I can’t believe I only have a week left in this beautiful city. After just a few days here, I wrote that Derry reminded me of home, but I have to amend that statement now: Derry has become home. I’m not quite sure how to pinpoint when this transition occurred. Was it when I finally mastered looking the correct way to cross the street? When a tourist mistook me for a local? By the Irish standard, maybe when the barman at my favorite pub knew my order without me asking? I can’t say. I’m not sure that my sense of home here can be whittled down to just one moment, and even less so to this specific place on the map. It is a mosaic of all my experiences here, built piece by piece, day by day.
One of my favorite things to do here is to run along the impeccably preserved, 400-year-old walls that encircle the city center. On average they stand at about two stories high, so they offer the ideal vantage point to view the historic streets below. It doesn’t get dark here until after 10pm, and nothing beats golden hour on top of the walls–the colorful doors of the Georgian architecture against the grey stone, vibrant murals and graffiti on every wall, bustling restaurants with every type of cuisine you could want, live music bursting out of every pub door. The goings-on of the city are perfectly juxtaposed against the backdrop of the River Foyle, just peeking through the buildings, and the green hills of Donegal, dotted with windmills. It’s my favorite view.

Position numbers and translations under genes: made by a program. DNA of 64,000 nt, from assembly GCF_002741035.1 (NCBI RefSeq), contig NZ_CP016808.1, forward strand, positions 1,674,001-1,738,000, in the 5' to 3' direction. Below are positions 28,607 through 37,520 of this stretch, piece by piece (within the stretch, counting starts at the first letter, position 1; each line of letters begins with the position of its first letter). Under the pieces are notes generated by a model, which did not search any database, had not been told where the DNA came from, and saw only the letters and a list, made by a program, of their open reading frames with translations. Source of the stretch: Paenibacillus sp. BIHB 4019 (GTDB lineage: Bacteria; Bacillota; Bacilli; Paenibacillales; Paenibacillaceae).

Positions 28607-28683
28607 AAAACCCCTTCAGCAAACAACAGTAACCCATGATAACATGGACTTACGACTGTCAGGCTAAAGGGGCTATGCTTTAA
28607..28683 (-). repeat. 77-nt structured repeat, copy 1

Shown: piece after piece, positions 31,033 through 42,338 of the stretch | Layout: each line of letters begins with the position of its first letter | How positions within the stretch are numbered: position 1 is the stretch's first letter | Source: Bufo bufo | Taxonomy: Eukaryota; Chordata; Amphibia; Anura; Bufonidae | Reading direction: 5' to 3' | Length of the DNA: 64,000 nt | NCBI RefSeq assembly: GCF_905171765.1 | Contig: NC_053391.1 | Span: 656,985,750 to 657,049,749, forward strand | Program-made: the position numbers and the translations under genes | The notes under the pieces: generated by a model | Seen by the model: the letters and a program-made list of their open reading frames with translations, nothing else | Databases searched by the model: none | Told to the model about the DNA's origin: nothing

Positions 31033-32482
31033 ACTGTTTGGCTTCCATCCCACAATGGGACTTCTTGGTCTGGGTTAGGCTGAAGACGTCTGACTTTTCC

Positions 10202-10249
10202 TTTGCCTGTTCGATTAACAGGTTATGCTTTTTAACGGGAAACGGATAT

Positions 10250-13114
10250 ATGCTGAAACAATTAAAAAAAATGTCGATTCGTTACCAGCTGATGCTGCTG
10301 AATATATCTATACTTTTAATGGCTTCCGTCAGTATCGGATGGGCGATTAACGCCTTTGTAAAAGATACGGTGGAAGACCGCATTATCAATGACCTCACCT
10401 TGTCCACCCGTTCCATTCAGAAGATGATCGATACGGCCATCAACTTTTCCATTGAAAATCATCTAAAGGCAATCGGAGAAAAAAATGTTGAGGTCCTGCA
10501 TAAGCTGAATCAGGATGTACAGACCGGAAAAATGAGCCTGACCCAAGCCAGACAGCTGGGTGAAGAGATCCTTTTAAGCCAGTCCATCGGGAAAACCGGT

A place is only as good as the people in it, however, and to me this is where Derry is extraordinary. I am convinced that the unadulterated warmth of the people in Derry is unlike anywhere else in the world. I will forever be grateful for the friends I have made here–their hospitality has transformed my experience from that of a tourist to that of a local, which has been absolutely invaluable to me.
It’s impossible to talk about Derry without touching on its difficult history. For anyone who knows anything about the Troubles, it is the People’s Democracy March at Burntollet, the Battle of the Bogside, and the Bloody Sunday massacre that are etched into the public consciousness as far as Derry is concerned. Even the very name of the city remains a source of friction–ask any unionist and it’s Londonderry, any nationalist and it’s Derry. But I would argue that Derry’s contentious past has only contributed to its rich cultural landscape–as many locals would say now, it’s LegenDerry. It is a city of revolution and social activism, but, above all, hope. In this place where terrible things happened, where conflict dominated people’s lives for so long, there is still an overriding sense of optimism, a pride from both communities, Catholic and Protestant, in the peace they have achieved. It’s a beautiful thing to witness.
There’s a great scene at the end of season two of Netflix’s Derry Girls. James, an English cousin of Michelle, one of the “Derry girls”, is leaving to go back to London, insisting he doesn’t belong in Derry. Michelle confronts him, reminding him that despite his “stupid accent,” “being a Derry girl is a state of mind.” After almost a month here, I think I’ve finally achieved that state of mind. I can’t imagine that anything could feel more right to me.